Dipak Kalra, President of i~HD and Georges de Moor, Chair of its Advisory Board, welcomed participants and introduced the Institute to them. They explained that the priorities of i~HD, a not-for-profit Institute, are developing best practices in privacy protection governing research uses of health data, promoting better adoption of interoperability standards and establishing initiatives to improve the quality and beneficial uses of health data.
Participants learned from keynote speaker Gaël Raimbault why enabling better use of health data is a key target of the French Ministry of Health, which is keen to see greater value derived from national investments in ICT, and regards the reuse of clinical data for research as of strategic importance. Pierre Meulien, the Executive Director of the Innovative Medicines Initiative (IMI1), which is investing over 5 billion Euro in public private research projects, emphasised the ambition of improving the affordability and speed of access to innovations for patients. IMI projects are using electronic health records to speed up clinical trials and using big data to discover how to better target innovative therapies to the particular patients who will respond best to them. Its new Big Data for Better Outcomes programme will also work closely with health care stakeholders to help apply new evidence emerging from big data to improve healthcare systems. Participants also learned about Europe´s largest “big data” project in health: the European Medical Information Framework (EMIF, funded by IMI), from its co-ordinator Bart Vannieuwenhuyse 2.
Terje Peetso, policy officer from the European Commission, DG CONNECT, emphasised the importance that the EC places on improving the interoperability of health data, and empowering citizens to play a greater role in their own health care and wellness3. The EC is investing, through its Horizon 2020 programme, in many initiatives to improve information connectivity across health care systems, to provide citizens with great assurances about the privacy protection and trustworthiness of personal health applications and devices, and to tackle the particular healthcare challenges of an ageing society 4. John O´Brien, a former hospital CEO, explained why hospitals need to better value the health data that they collect, and therefore to ensure the ICT systems that they procure are of a quality that can support the organisation to optimise its performance in delivering patient centred care, maximising outcomes as well as business efficiently.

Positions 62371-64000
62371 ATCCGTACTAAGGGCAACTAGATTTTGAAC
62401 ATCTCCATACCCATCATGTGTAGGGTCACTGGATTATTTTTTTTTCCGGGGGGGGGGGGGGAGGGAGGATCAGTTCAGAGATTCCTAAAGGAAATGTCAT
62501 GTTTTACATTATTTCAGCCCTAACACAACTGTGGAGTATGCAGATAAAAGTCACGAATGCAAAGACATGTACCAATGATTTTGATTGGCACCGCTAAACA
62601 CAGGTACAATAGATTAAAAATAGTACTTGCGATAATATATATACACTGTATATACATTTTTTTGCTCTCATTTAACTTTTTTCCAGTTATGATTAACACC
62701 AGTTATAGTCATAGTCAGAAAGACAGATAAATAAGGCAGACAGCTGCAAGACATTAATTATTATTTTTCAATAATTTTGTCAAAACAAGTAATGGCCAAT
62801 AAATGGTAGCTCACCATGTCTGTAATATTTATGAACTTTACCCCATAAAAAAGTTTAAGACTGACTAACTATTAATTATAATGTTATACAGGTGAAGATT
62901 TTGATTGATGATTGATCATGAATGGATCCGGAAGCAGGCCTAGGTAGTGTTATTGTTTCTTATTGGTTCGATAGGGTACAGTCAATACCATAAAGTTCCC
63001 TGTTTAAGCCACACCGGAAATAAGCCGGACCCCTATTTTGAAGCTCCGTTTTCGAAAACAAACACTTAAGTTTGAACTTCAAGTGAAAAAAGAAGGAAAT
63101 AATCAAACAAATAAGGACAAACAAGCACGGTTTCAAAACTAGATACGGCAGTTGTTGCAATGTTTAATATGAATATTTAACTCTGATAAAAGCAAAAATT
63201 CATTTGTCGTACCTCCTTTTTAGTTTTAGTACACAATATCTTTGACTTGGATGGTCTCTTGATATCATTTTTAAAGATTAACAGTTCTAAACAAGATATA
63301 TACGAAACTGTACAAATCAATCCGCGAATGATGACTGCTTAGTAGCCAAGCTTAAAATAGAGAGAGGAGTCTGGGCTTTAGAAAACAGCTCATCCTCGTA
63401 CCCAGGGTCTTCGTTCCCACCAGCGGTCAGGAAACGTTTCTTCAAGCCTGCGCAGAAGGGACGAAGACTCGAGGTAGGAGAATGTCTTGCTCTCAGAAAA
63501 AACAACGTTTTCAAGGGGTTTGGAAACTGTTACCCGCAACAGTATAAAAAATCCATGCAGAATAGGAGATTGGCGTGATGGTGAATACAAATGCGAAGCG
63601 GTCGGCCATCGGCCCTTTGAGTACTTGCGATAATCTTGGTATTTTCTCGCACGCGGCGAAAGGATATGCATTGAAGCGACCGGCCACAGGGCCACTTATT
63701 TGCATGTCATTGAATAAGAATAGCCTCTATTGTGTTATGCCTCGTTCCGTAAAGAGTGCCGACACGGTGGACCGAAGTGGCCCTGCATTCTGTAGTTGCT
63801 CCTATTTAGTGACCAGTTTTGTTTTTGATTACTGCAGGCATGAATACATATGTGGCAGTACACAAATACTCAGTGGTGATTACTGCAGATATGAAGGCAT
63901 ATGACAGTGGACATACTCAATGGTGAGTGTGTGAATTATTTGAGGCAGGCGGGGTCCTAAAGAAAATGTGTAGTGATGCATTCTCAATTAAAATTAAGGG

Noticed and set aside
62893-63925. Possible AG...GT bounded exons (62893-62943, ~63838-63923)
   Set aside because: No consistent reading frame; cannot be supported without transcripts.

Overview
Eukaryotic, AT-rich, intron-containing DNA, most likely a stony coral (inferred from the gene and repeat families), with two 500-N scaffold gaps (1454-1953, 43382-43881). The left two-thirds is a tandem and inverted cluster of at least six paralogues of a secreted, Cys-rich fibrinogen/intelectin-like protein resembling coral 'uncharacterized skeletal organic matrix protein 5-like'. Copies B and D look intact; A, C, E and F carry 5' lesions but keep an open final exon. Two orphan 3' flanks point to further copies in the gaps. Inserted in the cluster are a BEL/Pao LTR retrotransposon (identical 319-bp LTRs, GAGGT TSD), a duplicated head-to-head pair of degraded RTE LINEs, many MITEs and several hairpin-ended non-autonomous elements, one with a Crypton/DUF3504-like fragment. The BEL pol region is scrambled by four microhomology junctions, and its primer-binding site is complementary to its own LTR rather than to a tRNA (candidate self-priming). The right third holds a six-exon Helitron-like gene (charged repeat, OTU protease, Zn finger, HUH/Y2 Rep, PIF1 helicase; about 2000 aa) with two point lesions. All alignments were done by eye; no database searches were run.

This inaugural conference also marked the parallel launch of a novel European platform to support multi-centre clinical research. This operational platform, the result of the European project EHR4CR (Electronic Health Records for Clinical Research, a recently completed IMI project), connects securely to the data within multiple hospital EHR systems and clinical data warehouses across Europe, to enable a trial sponsor to predict the number of eligible patients for a candidate clinical trial protocol, to assess its feasibility and to locate the most relevant hospital sites 5. The role of i~HD, as a not-for-profit Institute, is to provide independent governance oversight of such clinical research platforms and services, as these expand to connect with multiple hospitals across Europe. Several presentations were given on this theme: Mats Sundgren introduced the EHR4CR platform and its pharma-led adoption programme, complemented by Brecht Claerhout who explained the InSite platform and tools that will be used for this 6. Nikolaus Forgo, Professor of IT Law, explained the new European General Data Protection Regulation 7 and its potential implications for clinical research and the integration of big data. Dipak Kalra and Peter Singleton explained the i~HD governance principles and services that will ensure state-of-the-art in the trustworthy reuse of health data for research. Pascal Coorevits presented the importance of the quality labelling and certification of health ICT products, and how EuroRec will assess the conformity of the new clinical research platform 8.